A new study published by the Canadian Medical Association Journal looked at 30,000 adults in 40 countries with a median age of 66 and found that just a few drinks of alcohol can put someone who suffers from diabetes and heart disease at risk for arrhythmia.
During an arrhythmia the heartbeat becomes irregular, beating too slow or fast. For those with heart disease and diabetes, an arrhythmia can be life threatening as the heart may not be able to pump enough blood to the body. The lack of blood flow can damage the brain, heart, and other organs. Particularly, those with arrhythmia are at higher risk of stroke. The study followed subjects in two research trials who had congestive heart failure and high blood pressure. They found those who drink more, but still moderately, had higher rates of atrial fibrillation, which causes arrhythmia.
This study was published just as the company who manufactures the drink Four Loko came under fire in a lawsuit over a New Jersey man who blamed the drink for giving him an arrhythmia. Four Loko is known for being dangerously intoxicating as each can contains 12% alcohol and was once caffeinated. The beverage contained four ingredients – alcohol, caffeine, taurine and guarana until the FDA forced the manufacturer to drop the stimulants from the product. The man pursuing a lawsuit claimed that the 2 and ½ cans of Four Loco he consumed caused his heart arrhythmia.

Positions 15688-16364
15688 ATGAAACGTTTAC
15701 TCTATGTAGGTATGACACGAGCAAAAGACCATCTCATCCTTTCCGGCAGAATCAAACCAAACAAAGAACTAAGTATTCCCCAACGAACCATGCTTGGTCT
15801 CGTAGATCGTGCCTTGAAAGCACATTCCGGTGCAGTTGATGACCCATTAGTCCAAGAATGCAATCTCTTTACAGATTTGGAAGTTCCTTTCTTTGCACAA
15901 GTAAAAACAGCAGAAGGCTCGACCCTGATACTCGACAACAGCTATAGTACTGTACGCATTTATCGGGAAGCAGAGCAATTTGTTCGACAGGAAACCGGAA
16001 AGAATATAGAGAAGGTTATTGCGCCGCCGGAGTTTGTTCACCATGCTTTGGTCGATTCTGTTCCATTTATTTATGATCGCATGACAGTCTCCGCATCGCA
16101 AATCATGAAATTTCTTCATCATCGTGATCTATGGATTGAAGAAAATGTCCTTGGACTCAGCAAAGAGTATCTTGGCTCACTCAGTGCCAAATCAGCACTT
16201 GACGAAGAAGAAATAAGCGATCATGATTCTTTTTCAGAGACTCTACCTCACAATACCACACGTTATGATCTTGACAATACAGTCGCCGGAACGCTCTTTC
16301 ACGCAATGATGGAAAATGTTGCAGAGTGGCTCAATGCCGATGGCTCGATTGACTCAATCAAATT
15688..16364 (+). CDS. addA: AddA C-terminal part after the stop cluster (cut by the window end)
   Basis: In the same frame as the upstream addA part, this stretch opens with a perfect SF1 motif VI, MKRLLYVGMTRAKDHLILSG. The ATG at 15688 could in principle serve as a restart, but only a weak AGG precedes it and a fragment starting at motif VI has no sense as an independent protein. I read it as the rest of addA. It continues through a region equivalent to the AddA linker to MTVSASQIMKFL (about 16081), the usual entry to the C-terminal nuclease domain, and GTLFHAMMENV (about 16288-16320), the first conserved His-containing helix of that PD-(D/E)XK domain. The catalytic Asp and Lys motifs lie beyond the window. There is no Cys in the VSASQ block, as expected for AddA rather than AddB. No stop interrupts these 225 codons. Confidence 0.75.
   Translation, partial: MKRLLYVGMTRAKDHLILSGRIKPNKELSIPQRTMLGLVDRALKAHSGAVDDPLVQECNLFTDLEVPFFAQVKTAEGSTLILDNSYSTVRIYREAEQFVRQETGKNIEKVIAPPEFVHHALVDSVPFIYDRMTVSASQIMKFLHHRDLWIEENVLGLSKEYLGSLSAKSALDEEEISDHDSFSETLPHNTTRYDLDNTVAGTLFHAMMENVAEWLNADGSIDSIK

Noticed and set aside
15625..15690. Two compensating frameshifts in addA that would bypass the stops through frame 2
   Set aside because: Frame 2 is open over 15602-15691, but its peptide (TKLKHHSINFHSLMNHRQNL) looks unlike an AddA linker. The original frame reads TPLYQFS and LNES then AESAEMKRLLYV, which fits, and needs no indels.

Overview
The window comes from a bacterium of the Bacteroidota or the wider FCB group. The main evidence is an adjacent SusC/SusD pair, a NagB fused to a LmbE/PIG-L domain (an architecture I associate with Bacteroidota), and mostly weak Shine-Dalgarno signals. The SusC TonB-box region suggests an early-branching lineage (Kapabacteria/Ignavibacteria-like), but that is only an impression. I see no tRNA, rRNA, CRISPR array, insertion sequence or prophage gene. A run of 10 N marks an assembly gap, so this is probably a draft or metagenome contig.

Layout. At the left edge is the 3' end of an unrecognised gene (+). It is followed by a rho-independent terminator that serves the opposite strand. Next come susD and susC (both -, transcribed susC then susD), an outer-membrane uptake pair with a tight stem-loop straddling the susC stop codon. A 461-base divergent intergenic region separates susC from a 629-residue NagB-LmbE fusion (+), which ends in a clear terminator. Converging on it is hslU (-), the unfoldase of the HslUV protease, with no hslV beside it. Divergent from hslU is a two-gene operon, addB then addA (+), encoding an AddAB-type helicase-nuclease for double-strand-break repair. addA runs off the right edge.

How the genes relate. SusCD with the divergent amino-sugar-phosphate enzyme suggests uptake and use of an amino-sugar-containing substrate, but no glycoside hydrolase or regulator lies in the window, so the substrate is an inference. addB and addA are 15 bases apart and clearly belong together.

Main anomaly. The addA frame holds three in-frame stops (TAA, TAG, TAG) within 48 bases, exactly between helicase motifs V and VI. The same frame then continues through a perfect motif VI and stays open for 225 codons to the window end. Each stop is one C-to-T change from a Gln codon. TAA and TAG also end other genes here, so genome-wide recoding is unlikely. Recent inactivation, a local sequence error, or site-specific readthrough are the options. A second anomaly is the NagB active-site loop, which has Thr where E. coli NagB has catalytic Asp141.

Often, when people (like the New Jersey man) consume more than the recommended amount of alcohol, health consequences follow. Sometimes it is hard to determine if the abuse of alcohol is the root cause of health problems or just exacerbated by consumption. It is estimated that 1 in 6 people in the US have a drinking problem. One of the greatest indicators of problematic drinking is continuing to drink despite health consequences or drinking despite current health conditions, like diabetes and heart problems, that contraindicate drinking.
Ten other signs of alcoholism, alcohol abuse and problematic drinking include:
1. Drinking despite harmful consequences to one’s health, work, social and family relationships
2. Drinking alone
3. Becoming violent or depressed when drinking
4. Becoming hostile or dishonest when asked about drinking
5. Having an inability to control drinking – being unable to stop or reduce alcohol intake
6. Making excuses to drink or manufacturing dramatic situations to have an excuse to drink
7. Missing work or school or having inhibited productivity in work or school as a result of drinking
8. Stopping activities like going to the gym or church because of alcohol consumption
9. Trying to hide alcohol from friends, family and even health care professionals
10. Neglecting to eat or eating poorly – rationalizing spending money on alcohol but not on food or other necessitates